This isn’t just problems you need to fix, this can be anything related to SEO that you think the client could find useful, such as missed opportunities, new trends, poor performing pages that weren’t a primary focus, or any other potential SEO targets.
In cases where you uncover missed opportunities or poor performing areas, this may change the scope of your work, so it’s better to bring this up so that the client can decide how to handle it.
If you’re dealing with a content marketing team, then they likely want the rundown so that they can make any tweaks necessary before showing it to higher-ups. As the SEO agency, you’re responsible for making sure everything is “good for search” but that doesn’t mean you should ignore potentially beneficial information or omit details just because performance isn’t up to par.
It might seem like a good idea to include cutting-edge design choices and lots of graphics in your report, but this can be a bad idea if it takes away from the ability of the client to understand your report. Choosing flashy color schemes and hard-to-read print only makes you look unprofessional and worst of all, it wastes all your hard work. Is it better to make it look pretty and the client not read it, or have it look plain and the client understand every word? We’ll give you a hint, it’s the second choice.
We said earlier that graphics are a great way to explain key points and metrics, but only if they are clear, concise, and easy to understand. We all probably remember that problem in math class with the train moving at a certain speed and you have to do trigonometry to figure out where the train will stop for french fries on the way, no? Well then don’t make your graphics feel like that. Display your data in a simple easy to read chart, graph, or display and let the clients be able to quickly scan it to get the gist of what you mean.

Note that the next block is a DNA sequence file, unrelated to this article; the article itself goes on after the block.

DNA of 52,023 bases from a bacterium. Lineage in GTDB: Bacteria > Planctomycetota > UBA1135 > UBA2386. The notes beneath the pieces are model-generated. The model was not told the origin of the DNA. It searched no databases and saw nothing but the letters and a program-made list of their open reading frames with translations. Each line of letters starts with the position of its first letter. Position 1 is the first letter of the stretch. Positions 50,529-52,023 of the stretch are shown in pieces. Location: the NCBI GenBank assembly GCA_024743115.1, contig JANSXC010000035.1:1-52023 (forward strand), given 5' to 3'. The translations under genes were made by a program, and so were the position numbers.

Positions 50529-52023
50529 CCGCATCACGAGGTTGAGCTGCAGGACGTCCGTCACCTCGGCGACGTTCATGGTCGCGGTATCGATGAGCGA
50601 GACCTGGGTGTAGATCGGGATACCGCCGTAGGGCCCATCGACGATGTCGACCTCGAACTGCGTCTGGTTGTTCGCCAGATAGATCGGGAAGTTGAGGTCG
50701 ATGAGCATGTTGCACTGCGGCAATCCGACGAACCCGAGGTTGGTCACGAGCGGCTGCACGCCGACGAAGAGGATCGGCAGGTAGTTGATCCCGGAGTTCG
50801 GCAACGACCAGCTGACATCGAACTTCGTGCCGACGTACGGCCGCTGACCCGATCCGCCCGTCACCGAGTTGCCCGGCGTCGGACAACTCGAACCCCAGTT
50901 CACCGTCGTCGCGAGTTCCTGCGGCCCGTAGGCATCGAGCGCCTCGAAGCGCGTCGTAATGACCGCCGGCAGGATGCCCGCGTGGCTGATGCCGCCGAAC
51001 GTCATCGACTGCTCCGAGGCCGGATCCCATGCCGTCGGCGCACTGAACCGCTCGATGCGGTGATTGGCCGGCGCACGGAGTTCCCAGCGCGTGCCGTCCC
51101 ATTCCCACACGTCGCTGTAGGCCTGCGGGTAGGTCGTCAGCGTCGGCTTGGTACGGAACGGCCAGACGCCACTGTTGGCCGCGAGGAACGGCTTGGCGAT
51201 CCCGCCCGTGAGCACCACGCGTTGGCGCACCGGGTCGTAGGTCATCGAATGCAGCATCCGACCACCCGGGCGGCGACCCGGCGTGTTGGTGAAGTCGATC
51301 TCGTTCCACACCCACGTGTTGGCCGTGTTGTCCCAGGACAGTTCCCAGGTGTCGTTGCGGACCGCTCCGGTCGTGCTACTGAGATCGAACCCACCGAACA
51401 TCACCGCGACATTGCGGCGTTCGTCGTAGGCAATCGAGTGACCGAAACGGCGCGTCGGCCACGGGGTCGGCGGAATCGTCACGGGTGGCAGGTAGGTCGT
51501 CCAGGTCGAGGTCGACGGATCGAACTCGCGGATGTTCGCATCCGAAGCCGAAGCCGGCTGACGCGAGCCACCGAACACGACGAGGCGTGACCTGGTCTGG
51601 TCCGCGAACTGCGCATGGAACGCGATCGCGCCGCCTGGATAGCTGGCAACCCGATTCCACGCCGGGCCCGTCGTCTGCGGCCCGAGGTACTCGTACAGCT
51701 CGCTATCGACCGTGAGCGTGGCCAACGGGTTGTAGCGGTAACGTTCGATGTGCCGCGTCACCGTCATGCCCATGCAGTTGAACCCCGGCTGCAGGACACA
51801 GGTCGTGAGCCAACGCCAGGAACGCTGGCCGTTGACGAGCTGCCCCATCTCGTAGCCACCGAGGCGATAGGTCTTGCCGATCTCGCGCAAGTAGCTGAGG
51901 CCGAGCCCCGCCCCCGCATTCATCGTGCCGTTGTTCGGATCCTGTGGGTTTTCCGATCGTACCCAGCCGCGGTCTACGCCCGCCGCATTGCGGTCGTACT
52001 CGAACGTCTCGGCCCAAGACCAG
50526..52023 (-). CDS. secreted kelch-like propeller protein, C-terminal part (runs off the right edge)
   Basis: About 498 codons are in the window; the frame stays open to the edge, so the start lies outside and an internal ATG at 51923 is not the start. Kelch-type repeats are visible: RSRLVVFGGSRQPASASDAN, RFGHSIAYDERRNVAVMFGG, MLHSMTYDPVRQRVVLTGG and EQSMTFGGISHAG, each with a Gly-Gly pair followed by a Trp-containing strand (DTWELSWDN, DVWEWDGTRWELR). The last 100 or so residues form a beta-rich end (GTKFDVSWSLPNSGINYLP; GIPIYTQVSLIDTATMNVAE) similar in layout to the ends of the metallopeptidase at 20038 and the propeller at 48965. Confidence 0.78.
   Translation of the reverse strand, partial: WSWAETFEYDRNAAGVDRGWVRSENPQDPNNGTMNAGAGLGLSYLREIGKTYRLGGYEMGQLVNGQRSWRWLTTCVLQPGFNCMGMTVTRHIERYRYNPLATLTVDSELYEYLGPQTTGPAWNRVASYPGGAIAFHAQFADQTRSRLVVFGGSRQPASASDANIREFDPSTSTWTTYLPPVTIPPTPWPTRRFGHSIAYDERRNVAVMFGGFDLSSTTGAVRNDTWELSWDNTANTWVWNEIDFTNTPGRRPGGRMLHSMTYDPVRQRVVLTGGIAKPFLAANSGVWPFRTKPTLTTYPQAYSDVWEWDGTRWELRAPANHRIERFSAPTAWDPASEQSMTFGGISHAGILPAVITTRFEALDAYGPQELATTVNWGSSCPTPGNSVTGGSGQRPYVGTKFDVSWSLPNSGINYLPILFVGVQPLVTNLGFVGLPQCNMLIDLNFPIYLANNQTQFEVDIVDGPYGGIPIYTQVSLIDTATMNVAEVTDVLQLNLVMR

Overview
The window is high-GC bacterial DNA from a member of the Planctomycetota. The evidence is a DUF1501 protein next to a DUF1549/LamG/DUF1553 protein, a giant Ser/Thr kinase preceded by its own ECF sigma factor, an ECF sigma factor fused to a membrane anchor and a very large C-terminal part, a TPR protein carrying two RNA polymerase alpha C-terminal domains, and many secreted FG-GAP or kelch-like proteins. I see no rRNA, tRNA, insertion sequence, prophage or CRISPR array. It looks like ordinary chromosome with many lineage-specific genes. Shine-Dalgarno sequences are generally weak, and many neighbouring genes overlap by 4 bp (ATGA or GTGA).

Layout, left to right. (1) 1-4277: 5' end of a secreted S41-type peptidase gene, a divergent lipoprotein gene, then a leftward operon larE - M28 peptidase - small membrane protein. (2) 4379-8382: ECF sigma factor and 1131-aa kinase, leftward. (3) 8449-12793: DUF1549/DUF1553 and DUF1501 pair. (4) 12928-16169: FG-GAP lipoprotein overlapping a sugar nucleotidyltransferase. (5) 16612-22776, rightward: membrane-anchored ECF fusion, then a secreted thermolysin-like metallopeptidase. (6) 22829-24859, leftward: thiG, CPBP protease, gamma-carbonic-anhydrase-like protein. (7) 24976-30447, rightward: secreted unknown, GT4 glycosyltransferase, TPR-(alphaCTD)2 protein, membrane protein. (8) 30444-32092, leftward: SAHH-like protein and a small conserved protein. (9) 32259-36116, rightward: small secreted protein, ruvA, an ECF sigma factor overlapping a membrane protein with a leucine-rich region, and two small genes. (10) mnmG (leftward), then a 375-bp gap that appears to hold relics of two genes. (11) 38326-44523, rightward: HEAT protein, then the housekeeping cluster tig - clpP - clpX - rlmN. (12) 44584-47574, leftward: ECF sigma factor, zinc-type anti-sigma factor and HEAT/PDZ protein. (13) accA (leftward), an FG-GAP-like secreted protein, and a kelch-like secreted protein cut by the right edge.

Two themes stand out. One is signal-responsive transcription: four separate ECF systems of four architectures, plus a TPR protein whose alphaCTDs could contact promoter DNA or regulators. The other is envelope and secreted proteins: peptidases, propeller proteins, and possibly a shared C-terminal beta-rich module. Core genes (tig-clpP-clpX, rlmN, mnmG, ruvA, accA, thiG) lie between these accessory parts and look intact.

There are plenty of programs, analytics tools, and automated bots that can help you generate your reports. Using these to compile loads of metric data and then skimming it for what you need to give your clients in a report is a great way to save yourself some time.
Just like there are many marketing automation tools to make lists, graphics, and general support, there are plenty of tools like this to help an SEO agency speed up the process of putting together a client report.
Even if you’re just using something like Workflow to manage your apps or Grammarly to make sure to catch those typos, these tools can simplify parts of the process and let you focus on crafting client reports that have everything you want and need in them, and nothing you don’t, instead of spending days just trying to put something together that your clients will like.
Beyond making sure you produce a good report when the time comes, there’s a lot more to having a good relationship with your clients. A better relationship with your clients means that they will trust you more with the work that you do, they may order more services, and they are more likely to recommend your agency to other businesses.